The fourth season kicks off with three consecutive episodes as June reveals her biggest weakness as a revolutionary leader -- and it almost costs her everything!
When last we saw June Osborn -- nearly a year and a half ago -- she'd just been shot and left for dead after helping 86 children escape from Gilead, along with Rita. Season 4 of "The Handmaid's Tale" picked up right there, and that wasn't the worst she would endure.
As has become tradition with Hulu launches, the streamer dropped the first three installments of the new season, giving fans a whole whirlwind of experiences, emotions, betrayals and loss to endure and unpack in just three hours. That they dropped the episodes early only hastened the bleakness.
As always "Handmaid's" is one of the darkest and most depressing shows on television, but it is also one of the most artistically shot and beautifully acted. Elisabeth Moss and Ann Dowd alone can leave you breathless with their performances, but they're flanked by so many other incredible actors.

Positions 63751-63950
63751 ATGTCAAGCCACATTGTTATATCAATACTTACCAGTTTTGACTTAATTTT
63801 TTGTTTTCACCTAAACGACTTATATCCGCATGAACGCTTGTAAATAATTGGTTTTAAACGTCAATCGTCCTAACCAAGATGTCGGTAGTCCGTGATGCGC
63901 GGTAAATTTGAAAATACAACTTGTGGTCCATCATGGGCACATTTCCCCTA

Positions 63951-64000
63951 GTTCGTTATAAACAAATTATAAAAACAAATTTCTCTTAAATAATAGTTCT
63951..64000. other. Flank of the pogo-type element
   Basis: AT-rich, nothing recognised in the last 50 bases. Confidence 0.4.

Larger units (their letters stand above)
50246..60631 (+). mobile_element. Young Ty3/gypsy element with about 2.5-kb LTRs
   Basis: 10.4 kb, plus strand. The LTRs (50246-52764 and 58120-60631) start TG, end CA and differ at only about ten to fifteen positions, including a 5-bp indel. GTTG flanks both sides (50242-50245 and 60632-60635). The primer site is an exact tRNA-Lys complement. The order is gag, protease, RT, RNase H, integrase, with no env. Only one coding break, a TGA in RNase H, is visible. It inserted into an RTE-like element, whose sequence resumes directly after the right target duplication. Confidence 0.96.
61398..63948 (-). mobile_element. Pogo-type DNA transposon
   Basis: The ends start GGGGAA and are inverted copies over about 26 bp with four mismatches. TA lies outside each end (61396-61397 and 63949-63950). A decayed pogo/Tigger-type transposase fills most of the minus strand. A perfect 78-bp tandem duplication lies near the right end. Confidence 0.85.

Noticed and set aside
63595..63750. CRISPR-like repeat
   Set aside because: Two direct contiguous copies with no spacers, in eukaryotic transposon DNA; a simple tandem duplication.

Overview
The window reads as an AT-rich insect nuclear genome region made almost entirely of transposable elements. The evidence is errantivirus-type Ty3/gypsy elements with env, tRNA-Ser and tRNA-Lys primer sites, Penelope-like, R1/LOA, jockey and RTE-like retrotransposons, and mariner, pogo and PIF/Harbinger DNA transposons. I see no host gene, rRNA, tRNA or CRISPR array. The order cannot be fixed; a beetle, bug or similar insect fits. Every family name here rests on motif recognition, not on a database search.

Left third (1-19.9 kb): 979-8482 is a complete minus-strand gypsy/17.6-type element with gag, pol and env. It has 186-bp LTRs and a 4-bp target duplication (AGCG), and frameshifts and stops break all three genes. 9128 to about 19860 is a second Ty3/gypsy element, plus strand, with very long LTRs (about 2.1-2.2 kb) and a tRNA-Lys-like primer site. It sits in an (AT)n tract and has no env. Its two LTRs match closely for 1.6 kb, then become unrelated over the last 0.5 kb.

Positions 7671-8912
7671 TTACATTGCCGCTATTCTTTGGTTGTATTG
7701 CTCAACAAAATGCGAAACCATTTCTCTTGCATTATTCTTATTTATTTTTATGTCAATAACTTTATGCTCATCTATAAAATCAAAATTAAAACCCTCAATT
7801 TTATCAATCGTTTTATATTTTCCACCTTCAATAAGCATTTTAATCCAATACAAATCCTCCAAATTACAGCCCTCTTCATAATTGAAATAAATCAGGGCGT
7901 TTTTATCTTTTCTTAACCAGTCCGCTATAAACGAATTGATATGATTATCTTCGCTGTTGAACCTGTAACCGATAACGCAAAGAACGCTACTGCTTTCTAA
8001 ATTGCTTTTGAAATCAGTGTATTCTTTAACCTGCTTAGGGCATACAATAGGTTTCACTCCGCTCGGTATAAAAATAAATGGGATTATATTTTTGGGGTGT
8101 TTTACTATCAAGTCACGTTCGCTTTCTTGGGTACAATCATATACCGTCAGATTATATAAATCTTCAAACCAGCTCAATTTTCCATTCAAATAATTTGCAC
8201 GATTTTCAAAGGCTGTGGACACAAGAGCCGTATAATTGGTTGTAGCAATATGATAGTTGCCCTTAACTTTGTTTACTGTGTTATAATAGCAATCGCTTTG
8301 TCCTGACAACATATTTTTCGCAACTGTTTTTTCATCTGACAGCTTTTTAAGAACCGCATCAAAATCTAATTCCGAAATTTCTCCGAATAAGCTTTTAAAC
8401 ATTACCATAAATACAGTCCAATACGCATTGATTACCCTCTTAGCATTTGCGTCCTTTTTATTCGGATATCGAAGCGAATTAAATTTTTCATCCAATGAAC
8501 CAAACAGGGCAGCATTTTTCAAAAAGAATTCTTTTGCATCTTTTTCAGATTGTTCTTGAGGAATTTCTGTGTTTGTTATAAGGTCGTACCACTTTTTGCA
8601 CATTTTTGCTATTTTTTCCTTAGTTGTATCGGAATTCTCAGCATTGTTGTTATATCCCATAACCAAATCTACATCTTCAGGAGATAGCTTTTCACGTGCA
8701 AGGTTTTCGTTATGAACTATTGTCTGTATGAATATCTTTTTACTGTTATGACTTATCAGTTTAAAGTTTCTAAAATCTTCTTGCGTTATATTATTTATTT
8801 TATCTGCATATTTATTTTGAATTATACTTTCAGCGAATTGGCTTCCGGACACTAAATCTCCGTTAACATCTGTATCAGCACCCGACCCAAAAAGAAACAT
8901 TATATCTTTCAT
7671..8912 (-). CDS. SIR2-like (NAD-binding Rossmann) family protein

Joseph Fiennes and Yvonne Strahovski continue to bring their slimeball Waterfords to life with incredible effectiveness. And while they did not feature throughout the entirety of these three episodes, their attempts to throw one another under the bus was derailed altogether for a shocking revelation.
Serena Waterford has long been one of the show's most compelling, but she became disappointingly one-note after June's baby (that she'd stolen) Nichole was taken from her -- she gave her up willingly -- and ultimately made her way to Canada.
Serena and June were developing a fascinatingly complex relationship, but it all went out the window and Serena became a sort of obsessed cartoon villain, focused entirely on reuniting with her baby (not-her-baby). Now, there's a chance for nuance and layers to re-emerge with the latest bombshell revelation.
Serena is pregnant.